We decided we'd take the US drive/ferry route for Nathan and that I would leave my options open. We headed out across the US, backtracking for the quickest roads and stayed last night in a small town in Montana in a motel - $35.00 for the night. The room was large and even had a refrigerator and microwave. The bathroom was tiny...so small you could sit on the toilet and wash your hands while sitting there without even having to reach. The towels and washcloth were thinner than the thinnest kleenex tissue. Alright, maybe I'm not appreciating the convenience of it all!
Today we headed out for the west coast. At a rest stop I called about the ferry and found out that they had room for only ONE vehicle for the remainder of the 2008 season. Nate can go as a walk-on ($547 for him alone) nearly any time. We booked the last vehicle space, which isn't until September 13, so we have to leave a vehicle there in Washington until then. He will catch a flight to Fairbanks so he can be at work on the 21st. He'll then have to fly from Fairbanks to Seattle September 12 to drive the car on the ferry, ride the ferry to Whittier, and drive the vehicle to Fairbanks. This process will entail about 5 days' time.
We stopped when we got to Billings, Montana to decide when and where we would split up and I would head up into Canada. It was decided that I would get into Canada and head for Edmonton, Manitoba and that venture would begin today, as in immediately. I called Tonya to see where they were and she said that they planned on staying in Edmonton the next night (Wednesday). I did some research and learned they were 9 hours from Edmonton and I was 11 hours from there.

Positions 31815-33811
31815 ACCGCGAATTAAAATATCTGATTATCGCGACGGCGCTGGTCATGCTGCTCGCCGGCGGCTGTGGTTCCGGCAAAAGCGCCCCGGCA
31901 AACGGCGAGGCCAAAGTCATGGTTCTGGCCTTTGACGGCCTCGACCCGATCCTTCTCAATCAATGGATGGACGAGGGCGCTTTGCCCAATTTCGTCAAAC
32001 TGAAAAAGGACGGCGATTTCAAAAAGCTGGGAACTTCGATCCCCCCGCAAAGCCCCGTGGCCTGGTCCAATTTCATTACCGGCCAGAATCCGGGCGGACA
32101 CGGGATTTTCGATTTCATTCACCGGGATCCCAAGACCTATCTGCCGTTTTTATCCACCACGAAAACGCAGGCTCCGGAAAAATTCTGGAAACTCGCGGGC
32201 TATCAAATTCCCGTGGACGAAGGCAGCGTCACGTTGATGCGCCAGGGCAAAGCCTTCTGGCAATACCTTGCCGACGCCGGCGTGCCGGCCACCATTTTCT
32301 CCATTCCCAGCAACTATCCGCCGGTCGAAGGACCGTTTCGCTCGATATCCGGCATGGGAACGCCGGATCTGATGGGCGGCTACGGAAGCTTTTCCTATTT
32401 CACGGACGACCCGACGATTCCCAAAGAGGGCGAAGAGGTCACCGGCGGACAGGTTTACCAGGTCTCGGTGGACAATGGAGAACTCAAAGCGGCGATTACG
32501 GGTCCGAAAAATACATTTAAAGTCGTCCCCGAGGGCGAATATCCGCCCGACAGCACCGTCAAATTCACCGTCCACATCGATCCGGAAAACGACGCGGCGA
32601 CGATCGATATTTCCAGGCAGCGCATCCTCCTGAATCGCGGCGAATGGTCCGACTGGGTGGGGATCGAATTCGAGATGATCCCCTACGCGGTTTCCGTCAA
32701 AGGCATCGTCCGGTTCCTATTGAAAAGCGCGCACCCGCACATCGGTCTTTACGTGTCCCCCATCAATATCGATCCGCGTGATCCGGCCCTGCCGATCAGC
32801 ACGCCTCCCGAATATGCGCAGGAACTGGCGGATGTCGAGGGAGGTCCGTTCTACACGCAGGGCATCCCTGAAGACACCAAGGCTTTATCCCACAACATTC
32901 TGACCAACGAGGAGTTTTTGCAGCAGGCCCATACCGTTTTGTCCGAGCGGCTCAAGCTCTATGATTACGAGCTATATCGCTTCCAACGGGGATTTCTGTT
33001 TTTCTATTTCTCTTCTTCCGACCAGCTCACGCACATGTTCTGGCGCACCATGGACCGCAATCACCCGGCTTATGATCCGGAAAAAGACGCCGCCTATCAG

We rented a U-Haul trailer and moved everything out of my van into the trailer. Thank God Nate had the forethought to get a trailer hitch on his Highlander in the event we decided/needed to pull a trailer. Nate headed for Seattle and I headed for Canada. It was a tearful time, leaving each other on what was to have been a trip together, but frankly we were both too beat to even tear up. There were several hugs and comments about hating to leave each other.
I drove a couple of hours and found a REAL dive motel...but I got it right on my route (there are miles and miles and miles where one can drive and not go through a town out here) AND it has free wireless internet. The bathroom here is compact as well, only with this one the toilet faces the wall and one doesn't dare stand up too quickly or you bash your head into the wall! The wallpaper is peeling off the walls and there isn't any air conditioning, the light above the bed is one of those circular fluorescent (kitchen) lights, but it's a room and I'm tired. Probably not worth the $53 I'm spending on it, but what can one do when you're too tired to travel 40 miles on to the next town and hope they have a vacancy!
I just received a call from Tonya that the four of them made it over the border with no problems and have motel reservations in Edmonton, Canada for tomorrow night, where we will meet up to travel together to Alaska.
I heard from my daughter, Camilla, today, and they have arrived in Fairbanks and found an apartment today. It needs painting, so she and Brian volunteered to help with that in hopes of getting into it before Saturday, the date the landlord said he could have it ready.
This brings you up to date. It feels like it was months ago we left Sioux City. Mileagewise I should be just about to Alaska, but due to all our backtracking that isn't the case.
It feels good to know that we once again have a solid plan, and that God has kept us safe thus far. I have been in phone contact with my parents and kids to let them know where the heck we are and how they could help...looking up phone numbers for us on the internet, etc. I don't know what in the world people ever did without cell phones!
Please continue to keep us all in your prayers. This journey has been much greater than we ever imagined...it's so good we can't see the future or we'd still be sitting in Sioux City doing the same-old thing we have been for several years.
Drop us a line if you have a chance and let us know what's happening in your (hopefully) peaceful world!